Hence we see why the Buddha explained this teaching of dependent origination (paticcasamuppada). It explains the four noble truths beginning with Suffering., the cause of suffering and how suffering arises.

Knowing the paticcasamuppada makes us understand the causes of suffering and find the means to reduce this suffering. As suffering begins with avijja (ignorance) there is a way to eliminate avijja. As birth is the cause of suffering the way to eliminate suffering is to end future rebirth.

The re-birth and suffering the last two steps of paticcasamuppada taken together is the Samsara the cycle of births and deaths. Samsara is not the world but how we as human beings experience the world. The Samsara is our views of life and how we live through it. Nevertheless each one of us goes through life in his own way but yet goes through the endless cycle of births and deaths .

Hence Paticcasamuppada shows us both the suffering and also shows at what is Samsara.

In order to find a way to end suffering, we have to go to the beginning of the Paticcasamupada, to Avijja (ignorance). When we understand the true nature of Avijja (ignorance) we can eliminate aviija the first step of Paticcasamuppada.

As each step is causally dependent on the other it follows rthat elimination of the first eliminates the second and so on until we end the twelfth step of suffering. Similarly even if we do not eliminate avijja , if we could weaken it then the subsequent steps too get weakend and less of suffering would be the end result.

In order to eliminate avijja we will have to understand what it is. When we know that it is a distorted outlook of life, unable to see things as they are, then we will know that it is the result of the delusion of not understanding the reality of Anicca (impermanence) dukkha ( suffering) and anatta (no-self) Hence avijja (ignorance) being the root of the cycle described in Paticcasamuppada, it is the beginning of all suffering ?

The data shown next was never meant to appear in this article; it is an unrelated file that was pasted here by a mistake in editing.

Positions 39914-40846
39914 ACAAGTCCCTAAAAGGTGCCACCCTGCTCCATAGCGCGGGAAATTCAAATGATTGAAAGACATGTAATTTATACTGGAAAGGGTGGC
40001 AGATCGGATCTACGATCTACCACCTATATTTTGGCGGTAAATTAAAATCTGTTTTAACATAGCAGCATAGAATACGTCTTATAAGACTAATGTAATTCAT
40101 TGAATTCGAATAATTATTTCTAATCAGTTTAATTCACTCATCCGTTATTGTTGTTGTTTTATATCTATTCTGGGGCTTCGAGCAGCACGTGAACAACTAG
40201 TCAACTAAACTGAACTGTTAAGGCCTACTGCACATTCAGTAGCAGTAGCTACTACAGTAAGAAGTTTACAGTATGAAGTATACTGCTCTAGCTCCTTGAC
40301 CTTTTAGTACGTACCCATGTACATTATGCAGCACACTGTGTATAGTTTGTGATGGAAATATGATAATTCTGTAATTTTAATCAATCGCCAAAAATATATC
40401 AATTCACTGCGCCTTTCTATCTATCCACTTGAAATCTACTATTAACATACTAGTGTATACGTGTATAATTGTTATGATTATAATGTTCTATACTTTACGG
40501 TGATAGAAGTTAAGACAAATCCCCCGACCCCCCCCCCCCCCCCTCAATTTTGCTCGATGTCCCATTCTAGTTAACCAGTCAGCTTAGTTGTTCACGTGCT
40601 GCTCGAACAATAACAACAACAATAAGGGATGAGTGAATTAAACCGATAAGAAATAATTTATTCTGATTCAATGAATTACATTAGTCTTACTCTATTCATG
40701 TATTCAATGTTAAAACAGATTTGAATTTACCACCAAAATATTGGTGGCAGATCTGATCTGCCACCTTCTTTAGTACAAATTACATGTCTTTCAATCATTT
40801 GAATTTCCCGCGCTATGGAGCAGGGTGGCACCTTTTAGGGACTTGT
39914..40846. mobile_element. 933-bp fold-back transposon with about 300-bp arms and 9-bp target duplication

But avijja is a delusion of realities of life , a distorted view of reality. What contributes to this delusion ?

What contributes to this delusion are the five nivarana (hindrances) ƒÆ’‚¢ƒ¢-¡‚¬ƒ¢¢”š¬…”thinamiddha (lethargy), kamachchandha( desire for sence objects), vyapada( ill-will) uddacca kukkucca( restlessness and worry) and vicikiccha (doubt)

Sronger the hindrances stronger is the delusion. The hindrances such as anger and desire themselves distort how we look at things.

In order to weaken the hindrances, which would in turn weaken the avijja and following steps of the Paticcasamuppada we will have to reduce the hindrances which are also the defilements(kilesa) of the mind. How can we do that ? It is by following the noble eightfold path.

This is how the Paticcasamuppada is seen as an all encompassing teaching of the Buddha.


6 Responses to “Paticcasamuppada or the Dependent Origination.”

  1. herman Says:

    Good attempt Charles.

  2. AnuD Says:

    When, Lord Buddha’s cousin, Venerable Ananda had said that Eight fold path was a easy thing to understand Buddha had asked, twice, not to say that Ananda and eight fold path is complicated.

  3. Dham Says:

    Be careful when quoting anything related to Dhamma on a public forum because you may be inadvertently misleading others.
    Venerable Ananda was refering to “patichcha Samuppada” not “Eight fold path”. You are right he said “don’t say so Ananda, don’t say so”.
    But to Chandrasoma , it seems to be as simple as 1+2=2+1 =3. (Deleted by Moderator- Mind your Language)

  4. Dham Says:

    Upadana is not “craving” but “clinging”. Clinging is sort of handing onto it very hardly. Not letting go.
    Thanha is “craving”. It means wanting more and more. Like when you eat something you like very much.
    It is easy to see the energy in it when you are really awake.
    This is profound Dhamma, I feel we are not good enough to eplain to others.

  5. Dham Says:

    “FOOL” is not a bad word. What is wrong with you ?
    People use much worse words than that and not deleted.

  6. Dham Says:

    Dhammapada verse 72. ( bala vagga)
    To his own ruin the fool gains knowledge, for it cleaves his head and destroys his innate goodness.